However, while translators may be able to help you transform the written word into a user-friendly document or report for your foreign-language partners, they will be unable to bring the personal touch to your meetings and conversations – and there is great value in forging personal relationships with your clients around the world without using an interpreter.
Of course, there are times when translation services may be a huge help for your business – for example, to translate your online content for different markets (or to translate your contact details or business cards into different languages).
They may also help to save you time (or get you started) on urgent projects. But even when you agree that a translator would be valuable for a particular project, we feel certain that you would want to understand the nuances of the translated words – which is why we believe that language learning training will continue to be important for organisations with global ambitions.
Noting the limitations of translation technology
Many translation services utilise some clever technology to do the heavy lifting – but if you have ever tried to translate using an online translator, you may have an idea of how hit and miss these can still be.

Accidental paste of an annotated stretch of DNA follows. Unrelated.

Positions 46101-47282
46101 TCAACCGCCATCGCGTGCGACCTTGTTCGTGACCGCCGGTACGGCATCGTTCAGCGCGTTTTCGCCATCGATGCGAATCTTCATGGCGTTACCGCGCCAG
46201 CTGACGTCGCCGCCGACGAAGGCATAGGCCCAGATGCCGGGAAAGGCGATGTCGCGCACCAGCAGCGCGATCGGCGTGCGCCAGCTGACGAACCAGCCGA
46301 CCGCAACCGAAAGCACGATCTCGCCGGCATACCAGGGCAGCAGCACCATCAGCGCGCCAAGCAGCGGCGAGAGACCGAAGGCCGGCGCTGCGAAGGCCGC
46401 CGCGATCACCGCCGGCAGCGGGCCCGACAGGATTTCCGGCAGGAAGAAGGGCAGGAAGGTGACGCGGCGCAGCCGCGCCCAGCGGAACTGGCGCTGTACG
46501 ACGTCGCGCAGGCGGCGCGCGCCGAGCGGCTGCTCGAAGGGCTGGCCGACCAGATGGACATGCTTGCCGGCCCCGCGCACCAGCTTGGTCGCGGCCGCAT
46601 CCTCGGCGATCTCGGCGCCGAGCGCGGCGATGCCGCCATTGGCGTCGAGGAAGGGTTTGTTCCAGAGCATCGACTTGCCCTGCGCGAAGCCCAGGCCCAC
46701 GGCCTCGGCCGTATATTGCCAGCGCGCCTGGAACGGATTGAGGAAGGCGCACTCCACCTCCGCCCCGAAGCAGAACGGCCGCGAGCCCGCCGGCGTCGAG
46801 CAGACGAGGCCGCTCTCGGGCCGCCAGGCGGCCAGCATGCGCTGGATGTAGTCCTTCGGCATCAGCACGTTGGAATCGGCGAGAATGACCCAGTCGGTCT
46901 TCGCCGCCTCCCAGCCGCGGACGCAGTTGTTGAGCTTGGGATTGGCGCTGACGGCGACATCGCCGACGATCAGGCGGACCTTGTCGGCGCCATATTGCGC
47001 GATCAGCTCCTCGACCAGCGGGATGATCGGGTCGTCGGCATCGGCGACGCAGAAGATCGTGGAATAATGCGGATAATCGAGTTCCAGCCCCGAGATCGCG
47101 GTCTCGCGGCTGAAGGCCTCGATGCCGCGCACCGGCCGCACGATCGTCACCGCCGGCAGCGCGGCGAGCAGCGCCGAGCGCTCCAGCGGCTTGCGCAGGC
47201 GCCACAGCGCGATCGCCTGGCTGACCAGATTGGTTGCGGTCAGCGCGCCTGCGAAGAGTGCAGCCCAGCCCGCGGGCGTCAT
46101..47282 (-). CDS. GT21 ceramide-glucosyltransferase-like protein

Often, the key information is in place but the context is missing, so your finely crafted words can quickly become a halting imitation. Paying an expert company to translate for you should ensure that your words are not only translated word for word, but that they also make sense – however, they may still be missing the finer details that capture the essence of your business’s vision, values and creativity.
The reality of translating technologies suggests that they will always lack the complexity of conversational language, and so effective translations will continue to be dependent on the human touch.
With this in mind, it is easy to see the continuing value of a second language to your organisation: if translators and interpreters are still uniquely valuable to translation services companies (as opposed to sole reliance on translation technologies), then it stands to reason that multilingual employees will continue to be important to globally focused organisations (and that language learning is a wise long-term investment).
In-house language training
Introducing language learning to your organisation is a smart strategy for staying ahead of the global market and anticipating business opportunities overseas. You can also add depth to your translation requirements as they arise through your own nuanced understanding of the language and the intended context, which helps to ensure that your business communications remain clear and on-message, whatever the language.
Simon & Simon can help you structure a language training programme that will keep your business on track for global success. Contact us today to discuss your requirements and to find out more about how we can help you grow your business with confidence in new markets through language learning and cross-cultural training.